Scholastica White Paper Calls for Democratized Journal Publishing

Guest Post by Danielle Padula, Community Development officer for Scholastica, email: dpadula@scholasticahq.com

It’s no secret that the cost of corporate-run academic journals is skyrocketing. A 2007 study found the average list price of for-profit journals to be four times higher than that of not-for-profit publications. Rising journal subscription prices have increased support among the academic community for publishing scholarship open access (OA), or free to read online. But on its own OA publishing does not address the issue of hefty journal publication fees being extracted from the academic community. Article Processing Charges (APCs) for OA articles have been climbing at an alarming rate as well, increasing by 6% over the past few years according to Jisc.

What’s causing rising journal prices, and how can the academic community address the issue to facilitate sustainable OA publishing? “Democratizing Academic Journals: Technology, Services, and Open Access,” a new Scholastica white paper, collates key literature and insights from 5 expert OA advocates to explore the underlying triggers of the journals crisis and propose a solution. The paper argues that in order to achieve sustainable OA publishing, the academic community must upend the corporate publisher paradigm by democratizing  journal publishing.

Scholastica’s white paper overviews the history of academic journal publishing, current alternatives to the corporate model, and how despecialization of journal publishing will lower costs in the future. The white paper explores how widespread adoption of new publishing technologies and services will facilitate the democratization of journal publishing and foster transparency and competition in the marketplace.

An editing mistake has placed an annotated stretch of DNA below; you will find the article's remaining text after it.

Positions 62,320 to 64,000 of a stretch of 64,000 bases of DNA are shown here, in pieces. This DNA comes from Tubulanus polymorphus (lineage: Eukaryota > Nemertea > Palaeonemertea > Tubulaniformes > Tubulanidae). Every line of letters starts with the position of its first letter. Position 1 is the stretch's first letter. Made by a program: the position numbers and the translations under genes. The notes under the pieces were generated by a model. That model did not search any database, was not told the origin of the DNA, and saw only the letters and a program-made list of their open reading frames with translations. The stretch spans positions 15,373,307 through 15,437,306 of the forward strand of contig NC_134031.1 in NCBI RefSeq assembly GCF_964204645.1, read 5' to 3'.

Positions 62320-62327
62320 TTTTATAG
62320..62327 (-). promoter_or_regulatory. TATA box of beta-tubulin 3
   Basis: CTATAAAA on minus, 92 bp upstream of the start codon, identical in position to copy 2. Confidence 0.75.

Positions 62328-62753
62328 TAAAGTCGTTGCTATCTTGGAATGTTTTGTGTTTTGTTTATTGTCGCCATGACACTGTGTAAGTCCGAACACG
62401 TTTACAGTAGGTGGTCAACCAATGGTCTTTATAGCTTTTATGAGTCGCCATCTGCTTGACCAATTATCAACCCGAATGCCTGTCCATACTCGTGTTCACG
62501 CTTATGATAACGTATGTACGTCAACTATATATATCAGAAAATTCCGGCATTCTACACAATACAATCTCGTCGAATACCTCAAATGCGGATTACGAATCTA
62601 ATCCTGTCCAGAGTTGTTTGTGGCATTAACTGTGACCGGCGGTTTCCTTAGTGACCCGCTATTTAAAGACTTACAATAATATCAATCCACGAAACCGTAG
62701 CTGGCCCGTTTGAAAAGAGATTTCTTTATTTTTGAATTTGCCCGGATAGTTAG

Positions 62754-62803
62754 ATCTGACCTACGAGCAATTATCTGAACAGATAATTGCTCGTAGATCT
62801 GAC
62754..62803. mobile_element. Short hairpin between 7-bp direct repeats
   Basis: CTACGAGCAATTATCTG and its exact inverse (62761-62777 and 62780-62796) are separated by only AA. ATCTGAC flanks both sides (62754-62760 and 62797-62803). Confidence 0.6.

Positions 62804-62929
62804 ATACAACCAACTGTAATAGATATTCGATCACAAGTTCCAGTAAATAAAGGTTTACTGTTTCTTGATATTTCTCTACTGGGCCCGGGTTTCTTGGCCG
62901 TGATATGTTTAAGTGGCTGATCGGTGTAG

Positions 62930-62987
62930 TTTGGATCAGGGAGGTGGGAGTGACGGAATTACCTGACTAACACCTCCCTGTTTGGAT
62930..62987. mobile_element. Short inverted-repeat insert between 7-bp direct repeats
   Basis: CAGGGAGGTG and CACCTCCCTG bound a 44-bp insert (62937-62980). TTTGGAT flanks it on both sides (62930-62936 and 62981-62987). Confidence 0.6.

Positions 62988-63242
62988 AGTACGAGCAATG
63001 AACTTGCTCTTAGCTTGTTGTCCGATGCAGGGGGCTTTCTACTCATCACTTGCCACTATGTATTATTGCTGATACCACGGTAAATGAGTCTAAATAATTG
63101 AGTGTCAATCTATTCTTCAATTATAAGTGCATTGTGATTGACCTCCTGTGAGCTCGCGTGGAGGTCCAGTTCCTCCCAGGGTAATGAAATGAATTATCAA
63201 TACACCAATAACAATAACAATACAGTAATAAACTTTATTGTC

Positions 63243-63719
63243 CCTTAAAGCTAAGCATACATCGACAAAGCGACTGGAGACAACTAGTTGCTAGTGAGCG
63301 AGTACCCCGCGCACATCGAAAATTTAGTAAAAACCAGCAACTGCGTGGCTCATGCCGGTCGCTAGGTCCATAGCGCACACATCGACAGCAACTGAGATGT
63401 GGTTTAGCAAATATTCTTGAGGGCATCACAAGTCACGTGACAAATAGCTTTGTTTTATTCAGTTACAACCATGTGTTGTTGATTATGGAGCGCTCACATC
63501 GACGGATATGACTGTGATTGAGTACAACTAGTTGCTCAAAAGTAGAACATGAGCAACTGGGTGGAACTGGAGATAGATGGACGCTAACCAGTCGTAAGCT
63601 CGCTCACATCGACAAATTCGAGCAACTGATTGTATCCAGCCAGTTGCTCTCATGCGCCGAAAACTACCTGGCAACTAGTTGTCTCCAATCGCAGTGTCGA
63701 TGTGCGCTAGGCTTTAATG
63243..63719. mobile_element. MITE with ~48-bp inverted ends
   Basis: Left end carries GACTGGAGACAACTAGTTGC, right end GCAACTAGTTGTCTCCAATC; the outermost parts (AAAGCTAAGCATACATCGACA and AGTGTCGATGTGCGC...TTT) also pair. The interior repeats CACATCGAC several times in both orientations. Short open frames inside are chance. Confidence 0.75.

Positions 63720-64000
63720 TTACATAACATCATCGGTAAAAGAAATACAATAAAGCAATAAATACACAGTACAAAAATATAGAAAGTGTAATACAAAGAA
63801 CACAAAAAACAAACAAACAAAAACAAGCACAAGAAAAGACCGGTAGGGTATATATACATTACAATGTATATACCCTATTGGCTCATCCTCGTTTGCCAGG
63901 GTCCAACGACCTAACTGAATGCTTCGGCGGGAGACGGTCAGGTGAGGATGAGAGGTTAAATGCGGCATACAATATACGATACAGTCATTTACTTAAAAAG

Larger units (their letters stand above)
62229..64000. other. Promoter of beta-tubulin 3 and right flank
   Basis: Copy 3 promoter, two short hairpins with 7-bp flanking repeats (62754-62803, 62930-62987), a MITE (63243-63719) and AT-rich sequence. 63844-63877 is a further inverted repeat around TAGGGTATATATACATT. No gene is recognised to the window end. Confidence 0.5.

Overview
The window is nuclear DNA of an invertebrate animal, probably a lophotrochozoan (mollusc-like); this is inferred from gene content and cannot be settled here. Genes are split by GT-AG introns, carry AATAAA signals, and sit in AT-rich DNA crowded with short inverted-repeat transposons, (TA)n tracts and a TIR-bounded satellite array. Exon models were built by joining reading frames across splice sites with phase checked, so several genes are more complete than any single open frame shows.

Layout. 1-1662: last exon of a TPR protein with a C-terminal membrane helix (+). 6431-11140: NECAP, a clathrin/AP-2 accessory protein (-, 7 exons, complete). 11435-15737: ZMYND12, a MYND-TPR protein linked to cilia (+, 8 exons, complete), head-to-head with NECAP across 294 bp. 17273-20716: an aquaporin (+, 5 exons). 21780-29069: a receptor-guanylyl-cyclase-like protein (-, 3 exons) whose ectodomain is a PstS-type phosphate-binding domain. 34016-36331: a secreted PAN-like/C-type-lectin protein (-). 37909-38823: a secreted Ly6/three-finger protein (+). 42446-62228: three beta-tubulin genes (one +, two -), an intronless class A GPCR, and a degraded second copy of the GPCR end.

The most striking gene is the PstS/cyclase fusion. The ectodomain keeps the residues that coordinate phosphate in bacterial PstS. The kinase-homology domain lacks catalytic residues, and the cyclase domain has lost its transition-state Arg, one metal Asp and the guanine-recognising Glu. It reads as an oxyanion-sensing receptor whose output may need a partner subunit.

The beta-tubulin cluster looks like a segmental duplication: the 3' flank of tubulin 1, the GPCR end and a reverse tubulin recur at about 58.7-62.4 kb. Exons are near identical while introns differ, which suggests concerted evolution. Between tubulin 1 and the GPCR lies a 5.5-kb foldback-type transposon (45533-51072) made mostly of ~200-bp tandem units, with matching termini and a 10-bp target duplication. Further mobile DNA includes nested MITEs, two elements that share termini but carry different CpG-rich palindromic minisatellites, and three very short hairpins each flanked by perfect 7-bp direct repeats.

The paper brings together insights from the following contributors:

  • Björn Brembs, Professor of Neurogenetics at the University of Regensburg and OA advocate
  • Dan Morgan, Digital Science Publisher at University of California Press
  • Roxanne Missingham, Chief Scholarly Information Officer at Australian National University and Australian OA Support Group Deputy Chair
  • Stevan Harnad, Professor in the Department of Psychology at Université du Québec à Montréal, Professor of Web Science at University of Southampton, Green OA advocate
  • Ulrich Herb, OA expert at Saarland University and State Library and member of multiple OA working groups

Since the 1960s corporate publishers have been infiltrating the academic journal market. Today, five corporate publishers control the majority market share of journals, with profit margins from subscriptions and OA publishing fees exceeding 30%. As corporate publishers have gained greater market share of journals, particularly titles with high journal impact factor, they’ve pushed institutions to pay more for key research only available in their titles.  While the academic community has tried to work with publishers to lower journal prices, publisher profit incentives have continually brought negotiations to an impasse.

Corporate publishers have tried to justify rising journal costs as necessary to support the services they provide. However, today examples of online only nonprofit journals operating at a fraction of the price are challenging corporate norms and leading many to question if mounting journal costs are going towards article production or publisher profits.

Scholastica’s white paper explores the true cost of journal publishing. It argues that by moving journal publishing back to the nonprofit sector and publishing digital-only using online services the academic community will regain control of research production and be able to substantially lower the cost of journals. You can access the full paper here.

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